For the past few weeks, we have continued the process of A.R.C.H.I.T.E.C.T. – the process of gaining experience as a student or soon-to-be architectural graduate.  Below is the PROCESS

Assessment – 022520

Research – 030420

Connections – 031620

Help – 041520

Interim Positions – 042420

Tools – Resumes – Cover Letters / Interviews / Portfolios – 050920





Just like any task, you need TOOLS; for your career search, you need a resume, an ability to write cover letters, an ability to interview, and a portfolio.  These ALL are critical to the job search.  

They are important tools for communicating yourself to potential employers. Are your tools in top form? If not, practice your interviewing skills, rework your resume, or be in touch with someone to critique your portfolio.

Career Search

Resume: As in any discipline, a resume is essential when conducting a search for experience.  Keep your resume simple and straightforward. Provide information from your background and experiences that demonstrates your abilities. Do not be afraid to include skills learned from studio or other classroom projects under a section entitled “Course Projects.” If you have not worked formally in an architectural office, promote your drawing, modeling or building, and design skills learned in studio.

You may add graphics to your resume. With the ease of scanning drawings and using graphic publishing software, placing an image on your resume can be powerful; however, exercise caution, as the image may make reading the resume difficult. Rather than including graphics on your resume, you could create a one-page portfolio, sometimes referred to as a “viewsheet.”

Cover Letters: Cover letters are your introduction to the prospective employer; they are as critical and often treated as an afterthought compared to resumes. Most cover letters consist of three paragraphs: The first introduces you and explains the purpose of the letter; the second sells your skill set and makes the case that you are a match for the employer, and the third provides the terms of follow-up. Be sure to address the letter to an individual, not “Dear Sir/Madam.” If you do not know the name of an individual, take the time to research the firm and determine the name.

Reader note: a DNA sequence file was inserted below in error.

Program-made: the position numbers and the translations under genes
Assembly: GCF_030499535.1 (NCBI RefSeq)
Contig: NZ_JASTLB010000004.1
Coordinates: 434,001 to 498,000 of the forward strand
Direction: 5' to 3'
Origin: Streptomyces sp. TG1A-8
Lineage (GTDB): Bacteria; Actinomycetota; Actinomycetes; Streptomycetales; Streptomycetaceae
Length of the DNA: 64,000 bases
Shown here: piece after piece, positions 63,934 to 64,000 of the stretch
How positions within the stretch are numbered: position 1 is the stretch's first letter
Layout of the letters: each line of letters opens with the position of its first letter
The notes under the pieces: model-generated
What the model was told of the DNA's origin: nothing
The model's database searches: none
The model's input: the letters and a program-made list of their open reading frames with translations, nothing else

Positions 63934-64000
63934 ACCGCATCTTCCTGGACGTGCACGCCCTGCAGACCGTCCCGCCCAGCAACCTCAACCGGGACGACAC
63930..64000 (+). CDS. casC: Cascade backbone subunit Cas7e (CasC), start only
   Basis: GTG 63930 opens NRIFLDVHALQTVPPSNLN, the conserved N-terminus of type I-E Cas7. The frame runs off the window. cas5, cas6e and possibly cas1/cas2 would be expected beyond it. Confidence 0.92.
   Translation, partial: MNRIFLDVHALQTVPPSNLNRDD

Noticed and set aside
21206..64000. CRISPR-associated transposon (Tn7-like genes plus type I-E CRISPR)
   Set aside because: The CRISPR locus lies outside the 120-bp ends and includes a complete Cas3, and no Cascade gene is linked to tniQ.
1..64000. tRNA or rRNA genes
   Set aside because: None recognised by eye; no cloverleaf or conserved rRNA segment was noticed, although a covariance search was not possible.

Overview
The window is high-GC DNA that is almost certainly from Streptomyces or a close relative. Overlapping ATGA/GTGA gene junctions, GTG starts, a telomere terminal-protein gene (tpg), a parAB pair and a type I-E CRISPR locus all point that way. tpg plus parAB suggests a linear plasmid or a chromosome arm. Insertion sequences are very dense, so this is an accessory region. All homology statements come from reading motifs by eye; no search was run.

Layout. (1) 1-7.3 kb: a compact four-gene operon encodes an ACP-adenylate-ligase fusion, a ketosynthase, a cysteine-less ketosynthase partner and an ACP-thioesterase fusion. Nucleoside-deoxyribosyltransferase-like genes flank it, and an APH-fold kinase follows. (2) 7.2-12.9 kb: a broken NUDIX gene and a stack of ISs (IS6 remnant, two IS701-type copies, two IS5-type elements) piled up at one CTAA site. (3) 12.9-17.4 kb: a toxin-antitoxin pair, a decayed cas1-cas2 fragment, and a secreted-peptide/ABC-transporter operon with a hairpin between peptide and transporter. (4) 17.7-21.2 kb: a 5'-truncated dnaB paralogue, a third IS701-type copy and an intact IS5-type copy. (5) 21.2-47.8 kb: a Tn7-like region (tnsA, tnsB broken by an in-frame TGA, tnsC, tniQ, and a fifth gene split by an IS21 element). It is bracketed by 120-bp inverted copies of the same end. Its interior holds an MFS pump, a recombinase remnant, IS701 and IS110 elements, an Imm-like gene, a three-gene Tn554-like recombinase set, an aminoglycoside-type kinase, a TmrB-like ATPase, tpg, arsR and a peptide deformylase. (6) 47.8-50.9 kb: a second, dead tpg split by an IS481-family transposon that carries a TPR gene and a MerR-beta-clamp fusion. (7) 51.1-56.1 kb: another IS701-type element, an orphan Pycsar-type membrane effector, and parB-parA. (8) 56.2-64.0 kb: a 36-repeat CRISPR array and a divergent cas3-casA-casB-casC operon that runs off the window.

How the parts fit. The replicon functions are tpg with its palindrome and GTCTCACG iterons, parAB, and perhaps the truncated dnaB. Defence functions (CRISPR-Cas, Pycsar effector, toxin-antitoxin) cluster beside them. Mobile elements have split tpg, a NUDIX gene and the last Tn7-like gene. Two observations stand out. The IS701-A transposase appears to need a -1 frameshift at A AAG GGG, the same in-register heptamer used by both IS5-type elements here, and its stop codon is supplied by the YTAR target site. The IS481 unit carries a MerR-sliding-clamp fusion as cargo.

Interviewing: Good interviewing skills can make the difference between receiving an offer and not. Prepare for an interview by researching the firm. Think what questions might be asked of you and what questions you might ask of the interviewer. Ideally, practice prior to your interview with a roommate, colleague, or friend.

Portfolio: Given architecture is visual discipline, your portfolio is most important. The portfolio is a direct link between the employer and your skills. For this reason, you should provide images that demonstrate all of your architectural skills—drafting, model building, drawing, design, and so on. As well, provide drawings from the beginning of one project’s design process to the end. In other words, do not include only finished end-of-project drawings. The sequential drawings allow the employer to see your thought process as it relates to a design problem.

Remember, these tools are the key to a successful career search.  As much as this might be your first search, you will need to continue to use these TOOLS throughout your career.

Best in your SEARCH.

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